Einwechter’s experience with some initial driver resistance was not uncommon, according to other fleet executives in attendance. However, fleets that use the X One seem to have overcome those challenges. Con-way Truckload’s Bruce Stockton said “Every one of our tractors today has it on the drive positions and 75% of our trailers are now equipped (with X Ones). By the end of 2011, 100% of our trailers will be (on X Ones), so it’ll be a 10-wheeler instead of an 18-wheeler and someone will have to write a new song about that.”
Since launching the X One in 2000, Michelin figures its customers have collectively saved 63 million gallons of diesel and eliminated 639,000 metric tonnes of CO2 emissions. That’s equal to removing about 127,800 cars from the road. Michelin says fuel savings of 4-10% are typical and replacing duals with wide-base tires also shaves 700 lbs from the weight of a tractor-trailer.
“Each time you weigh out before you cube out, you can add additional payload,” said Michelin’s chief operating officer, Francois Corbin. But the savings are not exclusive to big fleets.
In a one-on-one interview with Truck West, Corbin said, “large fleets are more visible but a lot of owner/operators have moved or are thinking of moving to X Ones. It’s not focused on the large fleets. If you save 4-10% fuel, it’s as relevant to an owner/operator as it is to a fleet with 10,000 trucks.”
Regulators in Canada, at one time a major impediment to the widespread adoption of wide-base tires, also appear to have come around. Every province now allows US-legal weights on singles and Ontario and Quebec now allow full Canadian loads to run on wide-base tires.
To demonstrate the fuel-saving potential of the X One, Michelin performed a visual demonstration of the tire’s rolling resistance supremacy. It spec’d two identical Freightliner Cascadias: one fitted with X One XDA Energy singles on the drive and X One XTAs on the trailer and the second truck equipped with Michelin’s ultra high mileage but not so fuel-efficient XDA 5 duals on the drive and XT-1s on the trailer. Both trucks were equipped with XZA 3 steer tires.
The trucks were driven on the same three-mile course and kicked out of gear at the same location at the same speed (40 mph).
The truck and trailer fitted with X Ones coasted 800 feet (about 14%) further, which would normally translate to about a 4.75% fuel savings. While visually impressive, field engineer Ty Cobb admitted it wasn’t a scientifically sound measurement of fuel consumption.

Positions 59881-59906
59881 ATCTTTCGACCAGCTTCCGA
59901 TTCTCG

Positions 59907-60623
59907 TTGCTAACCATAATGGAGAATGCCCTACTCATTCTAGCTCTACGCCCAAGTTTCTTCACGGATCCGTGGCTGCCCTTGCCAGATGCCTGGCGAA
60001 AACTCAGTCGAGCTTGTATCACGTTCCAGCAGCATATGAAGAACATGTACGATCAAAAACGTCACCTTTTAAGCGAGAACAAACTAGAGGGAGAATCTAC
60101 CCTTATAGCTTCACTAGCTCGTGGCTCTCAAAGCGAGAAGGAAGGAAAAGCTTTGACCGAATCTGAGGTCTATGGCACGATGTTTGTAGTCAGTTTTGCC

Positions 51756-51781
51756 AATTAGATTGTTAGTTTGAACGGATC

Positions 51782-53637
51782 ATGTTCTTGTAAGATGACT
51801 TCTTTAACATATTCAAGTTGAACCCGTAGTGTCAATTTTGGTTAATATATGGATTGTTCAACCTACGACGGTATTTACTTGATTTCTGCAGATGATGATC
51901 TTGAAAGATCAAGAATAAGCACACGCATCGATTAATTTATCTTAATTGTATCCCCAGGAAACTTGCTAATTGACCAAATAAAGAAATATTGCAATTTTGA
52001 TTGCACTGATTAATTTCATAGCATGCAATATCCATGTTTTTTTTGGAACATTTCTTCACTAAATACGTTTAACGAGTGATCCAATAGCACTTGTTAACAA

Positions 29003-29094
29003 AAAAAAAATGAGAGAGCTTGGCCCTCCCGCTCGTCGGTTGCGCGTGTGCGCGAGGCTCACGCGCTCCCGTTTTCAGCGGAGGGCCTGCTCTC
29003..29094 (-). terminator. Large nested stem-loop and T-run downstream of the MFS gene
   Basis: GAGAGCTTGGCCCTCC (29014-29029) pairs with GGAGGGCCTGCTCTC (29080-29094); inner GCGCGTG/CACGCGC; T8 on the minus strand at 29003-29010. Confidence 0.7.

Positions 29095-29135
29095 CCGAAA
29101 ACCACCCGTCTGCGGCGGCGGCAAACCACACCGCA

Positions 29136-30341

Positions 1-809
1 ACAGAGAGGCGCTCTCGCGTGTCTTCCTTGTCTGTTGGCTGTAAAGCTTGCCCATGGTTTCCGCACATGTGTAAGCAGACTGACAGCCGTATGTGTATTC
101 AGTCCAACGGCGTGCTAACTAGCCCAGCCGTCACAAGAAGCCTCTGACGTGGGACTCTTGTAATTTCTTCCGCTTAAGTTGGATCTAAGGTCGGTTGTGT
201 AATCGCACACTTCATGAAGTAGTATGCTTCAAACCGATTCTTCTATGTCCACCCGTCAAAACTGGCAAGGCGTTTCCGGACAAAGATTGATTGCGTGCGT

“This is just a demonstration,” he said. “If we were really measuring fuel, we’d be out doing an SAE J1376 fuel test.”
That said, Cobb noted the real-world fuel savings are consistent with what was demonstrated.
“This truck does not have as much friction on the road,” he reasoned, gesturing to the X Oneequipped Cascadia. “Rolling further means it takes less energy to turn the tire. And less energy to turn the tire means it’s going to save fuel -the fuel stays in the fuel tank.”
Stability is another of the X One’s strong points, and that was demonstrated on a wet, tight oval track at fairly high speeds, replicating what might occur if a driver takes a corner or ramp too quickly. Professional test drivers took editors on a spin in two similarlyspec’d and loaded straight trucks.
Make no mistake, you can still lose control of a truck fitted with X Ones. However, the truck with X One rubber was noticeably easier to regain control of while the driver of the truck on duals had his hand full trying to save a partially sideways truck. (It should go without saying, this is not a maneuver you want to try yourself on public roads).
Michelin, it’s fair to say, has pursued the wide-base tire market more aggressively than any other tire manufacturer. As a result, it enjoys a
healthy market share advantage in this segment, which Corbin says it will defend vigorously as competitors -notably Bridgestone and Continental -attempt to eat into Michelin’s share with wide-base singles of their own.
“We like competition,” he said. “Competition is good for customers and it’s good for us. But we’ve clearly created a gap with the competition and our intention is to at least keep the gap and perhaps to increase it.”
Getting back to the article in the 1977 edition of Canadian Road Knight, a photo caption read: “In the future, the looks of the wide single tire will be accepted as normal.”